If you pardon that digression: this familial chemistry leads to tons of heartwarming moments and even more comedy. Aunt May (Mo’Nique) in particular is a standout, with Cheryl’s (Kimberly Elise) husband, Lonnie (JB Smoove) running close second. For instance, the argument that arises from Lonnie smothering Aunt May in fire retardant, which ruins her ‘Chaka Khan’ wig, is belly-laugh worthy. Similarly, Lonnie’s continuous name-dropping of his times in the European basketball league is the classic shit that only your one uncle who DJ’ed once for El Debarge could cook up. This isn’t to say that the other players don’t hold their own here. But more often than not, the film wraps itself around the comedy erupting from these two.
But what about the movie itself? What is the point, exactly? Almost Christmas covers a full range of topics, from gentrification, to grief, to generational divides, to the question of how exactly to maintain family traditions when a key player is lost. If we look at these conversations holistically, we’re left with this general understanding that “family is as family does,” and “family should because family is important.”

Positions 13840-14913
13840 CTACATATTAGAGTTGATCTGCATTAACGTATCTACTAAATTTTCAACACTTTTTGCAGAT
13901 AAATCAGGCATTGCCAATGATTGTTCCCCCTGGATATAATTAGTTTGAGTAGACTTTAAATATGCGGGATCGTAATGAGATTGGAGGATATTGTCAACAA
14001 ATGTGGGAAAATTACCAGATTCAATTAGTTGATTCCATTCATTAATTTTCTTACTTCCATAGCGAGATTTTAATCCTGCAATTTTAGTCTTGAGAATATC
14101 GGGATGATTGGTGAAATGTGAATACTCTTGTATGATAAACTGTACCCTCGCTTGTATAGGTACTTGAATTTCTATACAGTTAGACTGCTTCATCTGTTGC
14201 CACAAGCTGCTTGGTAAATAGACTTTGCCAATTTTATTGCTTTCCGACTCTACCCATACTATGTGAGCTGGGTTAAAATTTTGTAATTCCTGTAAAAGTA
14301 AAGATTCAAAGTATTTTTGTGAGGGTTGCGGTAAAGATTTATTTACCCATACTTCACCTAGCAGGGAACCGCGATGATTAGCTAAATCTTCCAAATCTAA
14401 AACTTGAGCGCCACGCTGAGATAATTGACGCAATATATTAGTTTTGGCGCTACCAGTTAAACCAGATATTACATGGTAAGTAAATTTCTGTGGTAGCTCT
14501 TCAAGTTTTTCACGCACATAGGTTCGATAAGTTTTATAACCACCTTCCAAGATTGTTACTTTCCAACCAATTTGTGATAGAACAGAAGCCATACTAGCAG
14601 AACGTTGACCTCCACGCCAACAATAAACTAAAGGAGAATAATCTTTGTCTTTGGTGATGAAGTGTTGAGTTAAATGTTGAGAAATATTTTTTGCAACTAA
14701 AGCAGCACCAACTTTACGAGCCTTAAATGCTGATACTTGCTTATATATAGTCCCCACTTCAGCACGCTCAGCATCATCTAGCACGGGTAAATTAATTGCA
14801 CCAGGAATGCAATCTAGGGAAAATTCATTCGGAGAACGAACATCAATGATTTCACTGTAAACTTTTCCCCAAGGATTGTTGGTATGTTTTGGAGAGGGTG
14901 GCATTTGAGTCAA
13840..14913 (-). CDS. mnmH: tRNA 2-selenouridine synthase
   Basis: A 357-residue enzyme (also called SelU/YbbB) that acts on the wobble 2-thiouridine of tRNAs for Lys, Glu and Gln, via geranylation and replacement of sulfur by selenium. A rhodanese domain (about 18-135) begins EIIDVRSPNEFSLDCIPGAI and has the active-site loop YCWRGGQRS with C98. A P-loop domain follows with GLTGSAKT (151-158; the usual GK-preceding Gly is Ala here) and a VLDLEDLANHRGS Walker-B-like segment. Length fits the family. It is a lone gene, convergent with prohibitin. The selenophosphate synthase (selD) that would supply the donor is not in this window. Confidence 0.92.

While I may or may not be quoting an unnamed black proverb there, the point remains: when all else fails, in the world and beyond, the black family unit and the bonds it engenders are all we have. So we must protect them and nurture them. In Almost Christmas’ world, this means working within a raucous, large family with real-ass moments — some as big and raucous as discovering infidelity at the dinner table, and some as small and insidious as the loss of a sweet potato pie recipe.